Silicon, the raw material of the microchip revolution, can glow at room temperature. Researchers have extensively studied porous silicon–the form of silicon that lights up–in the past decade, because it could lead to electronic circuits seamlessly integrated with fiberoptic cables, displays, and other “optoelectronic” applications. Fundamental questions remain about the material, including the electrochemical process that creates it. In the 4 May PRL, a team dramatically demonstrates a key element of the pore-formation process and exploits it for a new method of precisely “writing” microscopic patterns that can emit light.
Porous silicon is made by submerging a silicon crystal in an acid solution and applying current. An electrochemical process “etches” the surface, creating sub-micrometer-sized pores and crystallites as small as a few nanometers. Just as the spacing between allowed energies of an electron in a box increases with smaller box sizes, the confinement of electron-hole pairs to the silicon crystallites boosts the spacing of their energy levels. Transitions that emit infrared photons in normal silicon, emit in the visible range in porous silicon, and the wavelengths of emission can be tuned by varying the sizes of the crystallites.
To learn more about the pore formation process, David Lockwood and Lynden Erickson, of the National Research Council of Canada in Ottawa (NRC), and Patrik Schmuki, of the Swiss Federal Institute of Technology (ETH), created precisely controlled defects in silicon crystals. They buried extra silicon atoms along narrow paths using a 100-nm-wide beam of Si++ ions to bombard the surface. They could trigger the electrochemical etching process on the “implanted” parts of the surface with a small applied voltage, while the adjacent virgin silicon remained undisturbed, only becoming etched at higher voltages. The results suggest that the pore formation process begins at crystalline defects, rather than at impurities, as some have suggested. At the same time, the team showed how to make microscopic light-emitting patterns of arbitrary shape in silicon, which could be used for the pixels of an all-silicon display, or on-chip light-emitting diodes (LED’s) to couple between chips or into optical fibers.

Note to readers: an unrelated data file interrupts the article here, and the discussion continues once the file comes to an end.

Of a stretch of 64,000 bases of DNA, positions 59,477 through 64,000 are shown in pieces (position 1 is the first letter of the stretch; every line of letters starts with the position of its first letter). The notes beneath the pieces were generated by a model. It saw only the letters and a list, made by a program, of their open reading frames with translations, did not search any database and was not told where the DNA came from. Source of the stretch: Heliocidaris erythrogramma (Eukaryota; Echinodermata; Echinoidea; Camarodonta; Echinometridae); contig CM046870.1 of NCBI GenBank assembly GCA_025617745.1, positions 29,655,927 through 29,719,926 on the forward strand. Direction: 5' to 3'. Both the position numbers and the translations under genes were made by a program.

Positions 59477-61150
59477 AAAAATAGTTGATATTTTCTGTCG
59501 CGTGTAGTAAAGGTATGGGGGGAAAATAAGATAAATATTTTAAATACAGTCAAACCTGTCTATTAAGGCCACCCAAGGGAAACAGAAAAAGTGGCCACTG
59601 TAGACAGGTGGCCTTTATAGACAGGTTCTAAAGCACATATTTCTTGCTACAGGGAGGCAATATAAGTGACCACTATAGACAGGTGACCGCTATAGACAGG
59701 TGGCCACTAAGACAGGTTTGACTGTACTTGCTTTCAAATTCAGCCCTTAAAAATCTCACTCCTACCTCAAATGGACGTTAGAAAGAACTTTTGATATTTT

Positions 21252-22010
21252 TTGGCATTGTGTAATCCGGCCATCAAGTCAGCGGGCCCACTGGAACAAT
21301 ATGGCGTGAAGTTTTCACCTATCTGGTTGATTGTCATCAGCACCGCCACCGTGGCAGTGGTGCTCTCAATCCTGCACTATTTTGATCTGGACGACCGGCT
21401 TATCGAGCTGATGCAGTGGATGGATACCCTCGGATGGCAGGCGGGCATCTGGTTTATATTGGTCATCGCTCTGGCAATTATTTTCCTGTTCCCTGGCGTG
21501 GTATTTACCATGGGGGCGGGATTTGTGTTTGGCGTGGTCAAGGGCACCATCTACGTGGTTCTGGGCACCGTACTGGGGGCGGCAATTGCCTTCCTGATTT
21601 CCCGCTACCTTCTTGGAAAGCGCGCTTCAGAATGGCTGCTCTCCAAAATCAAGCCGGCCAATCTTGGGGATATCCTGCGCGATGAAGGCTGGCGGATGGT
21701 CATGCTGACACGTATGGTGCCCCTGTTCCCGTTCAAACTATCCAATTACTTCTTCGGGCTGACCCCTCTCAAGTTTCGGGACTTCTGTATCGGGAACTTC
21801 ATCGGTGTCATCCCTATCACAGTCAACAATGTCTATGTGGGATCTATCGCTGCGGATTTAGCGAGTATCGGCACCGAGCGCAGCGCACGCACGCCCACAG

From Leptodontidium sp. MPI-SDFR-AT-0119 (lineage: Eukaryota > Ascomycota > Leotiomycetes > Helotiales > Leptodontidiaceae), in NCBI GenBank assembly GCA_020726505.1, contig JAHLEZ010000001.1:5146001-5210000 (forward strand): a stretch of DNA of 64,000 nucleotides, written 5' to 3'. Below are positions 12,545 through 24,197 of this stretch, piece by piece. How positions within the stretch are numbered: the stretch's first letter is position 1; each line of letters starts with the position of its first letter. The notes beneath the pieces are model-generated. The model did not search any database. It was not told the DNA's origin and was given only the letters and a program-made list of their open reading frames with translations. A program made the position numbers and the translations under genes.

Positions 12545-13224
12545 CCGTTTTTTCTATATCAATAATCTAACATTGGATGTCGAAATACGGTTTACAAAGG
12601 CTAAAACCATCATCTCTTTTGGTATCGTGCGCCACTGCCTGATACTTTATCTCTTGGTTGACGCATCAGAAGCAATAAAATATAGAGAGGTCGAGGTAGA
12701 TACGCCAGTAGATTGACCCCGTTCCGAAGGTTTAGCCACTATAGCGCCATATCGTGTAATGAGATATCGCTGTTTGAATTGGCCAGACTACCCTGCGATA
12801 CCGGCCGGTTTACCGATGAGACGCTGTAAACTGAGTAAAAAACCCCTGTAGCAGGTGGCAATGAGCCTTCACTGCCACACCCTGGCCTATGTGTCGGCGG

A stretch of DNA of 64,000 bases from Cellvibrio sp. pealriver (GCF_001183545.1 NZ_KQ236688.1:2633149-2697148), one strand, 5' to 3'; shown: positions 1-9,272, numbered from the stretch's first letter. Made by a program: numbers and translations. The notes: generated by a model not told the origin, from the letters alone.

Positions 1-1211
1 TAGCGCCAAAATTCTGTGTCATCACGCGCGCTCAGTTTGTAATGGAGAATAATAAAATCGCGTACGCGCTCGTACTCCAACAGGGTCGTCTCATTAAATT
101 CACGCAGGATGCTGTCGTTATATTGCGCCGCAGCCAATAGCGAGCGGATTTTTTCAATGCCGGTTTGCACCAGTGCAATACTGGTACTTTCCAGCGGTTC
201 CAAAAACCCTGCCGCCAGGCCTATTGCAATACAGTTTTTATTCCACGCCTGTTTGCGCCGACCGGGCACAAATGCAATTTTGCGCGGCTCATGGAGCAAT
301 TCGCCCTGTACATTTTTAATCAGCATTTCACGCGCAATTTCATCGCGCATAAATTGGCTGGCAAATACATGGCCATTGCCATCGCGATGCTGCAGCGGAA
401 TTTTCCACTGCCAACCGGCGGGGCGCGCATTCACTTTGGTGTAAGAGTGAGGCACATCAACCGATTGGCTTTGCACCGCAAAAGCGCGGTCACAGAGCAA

“It’s a clever technique,” says Philippe Fauchet of the University of Rochester, in New York. He is most impressed by the team’s ability to make sharp boundaries: “They can actually have either etching or no etching,” which he says is “rather important,” compared with other techniques that only influence the degree of etching. According to Fauchet, chip “real estate” is quite valuable, and if manufactures are ever to integrate electronics with porous silicon LED’s, for example, they will want very small light-emitting elements whose construction (etching in acid) will not endanger nearby conventional circuit elements.